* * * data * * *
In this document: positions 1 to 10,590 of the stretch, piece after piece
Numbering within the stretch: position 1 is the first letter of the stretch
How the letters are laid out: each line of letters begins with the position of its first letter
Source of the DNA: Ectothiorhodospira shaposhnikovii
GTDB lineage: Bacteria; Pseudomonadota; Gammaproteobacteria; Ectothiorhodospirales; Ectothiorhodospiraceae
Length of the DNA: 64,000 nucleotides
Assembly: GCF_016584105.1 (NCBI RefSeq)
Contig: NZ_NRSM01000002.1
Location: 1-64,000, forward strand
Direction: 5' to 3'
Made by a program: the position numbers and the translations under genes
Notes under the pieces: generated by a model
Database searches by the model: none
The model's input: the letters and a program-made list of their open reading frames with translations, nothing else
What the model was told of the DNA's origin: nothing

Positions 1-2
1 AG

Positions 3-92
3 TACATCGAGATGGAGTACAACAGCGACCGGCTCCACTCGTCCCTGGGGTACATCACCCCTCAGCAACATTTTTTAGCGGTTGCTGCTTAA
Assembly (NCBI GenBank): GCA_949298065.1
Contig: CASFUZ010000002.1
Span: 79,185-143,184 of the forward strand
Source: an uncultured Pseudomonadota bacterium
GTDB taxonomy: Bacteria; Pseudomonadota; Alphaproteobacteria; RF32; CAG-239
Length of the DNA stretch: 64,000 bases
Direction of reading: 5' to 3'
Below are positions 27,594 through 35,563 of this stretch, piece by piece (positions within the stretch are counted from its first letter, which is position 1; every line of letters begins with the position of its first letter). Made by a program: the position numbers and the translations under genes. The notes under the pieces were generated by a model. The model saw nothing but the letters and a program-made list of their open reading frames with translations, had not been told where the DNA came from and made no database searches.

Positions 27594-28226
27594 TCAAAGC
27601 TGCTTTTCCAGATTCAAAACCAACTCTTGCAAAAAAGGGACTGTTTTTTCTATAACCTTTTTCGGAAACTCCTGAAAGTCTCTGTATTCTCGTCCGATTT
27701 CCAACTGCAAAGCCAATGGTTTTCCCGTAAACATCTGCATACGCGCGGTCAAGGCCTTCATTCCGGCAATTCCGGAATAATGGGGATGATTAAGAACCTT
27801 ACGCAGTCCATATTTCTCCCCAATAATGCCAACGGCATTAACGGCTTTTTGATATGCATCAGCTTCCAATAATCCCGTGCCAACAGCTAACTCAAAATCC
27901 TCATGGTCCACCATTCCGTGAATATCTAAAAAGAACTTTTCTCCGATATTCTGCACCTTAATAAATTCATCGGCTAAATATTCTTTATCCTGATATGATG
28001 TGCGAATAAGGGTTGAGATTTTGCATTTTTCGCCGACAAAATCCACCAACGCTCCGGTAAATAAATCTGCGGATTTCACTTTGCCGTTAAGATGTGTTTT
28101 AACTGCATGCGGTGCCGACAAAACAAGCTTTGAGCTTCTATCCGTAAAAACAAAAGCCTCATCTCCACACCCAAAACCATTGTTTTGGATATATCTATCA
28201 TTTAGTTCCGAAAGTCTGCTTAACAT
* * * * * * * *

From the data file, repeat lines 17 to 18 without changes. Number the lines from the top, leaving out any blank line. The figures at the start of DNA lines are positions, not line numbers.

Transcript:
1 AG

Positions 3-92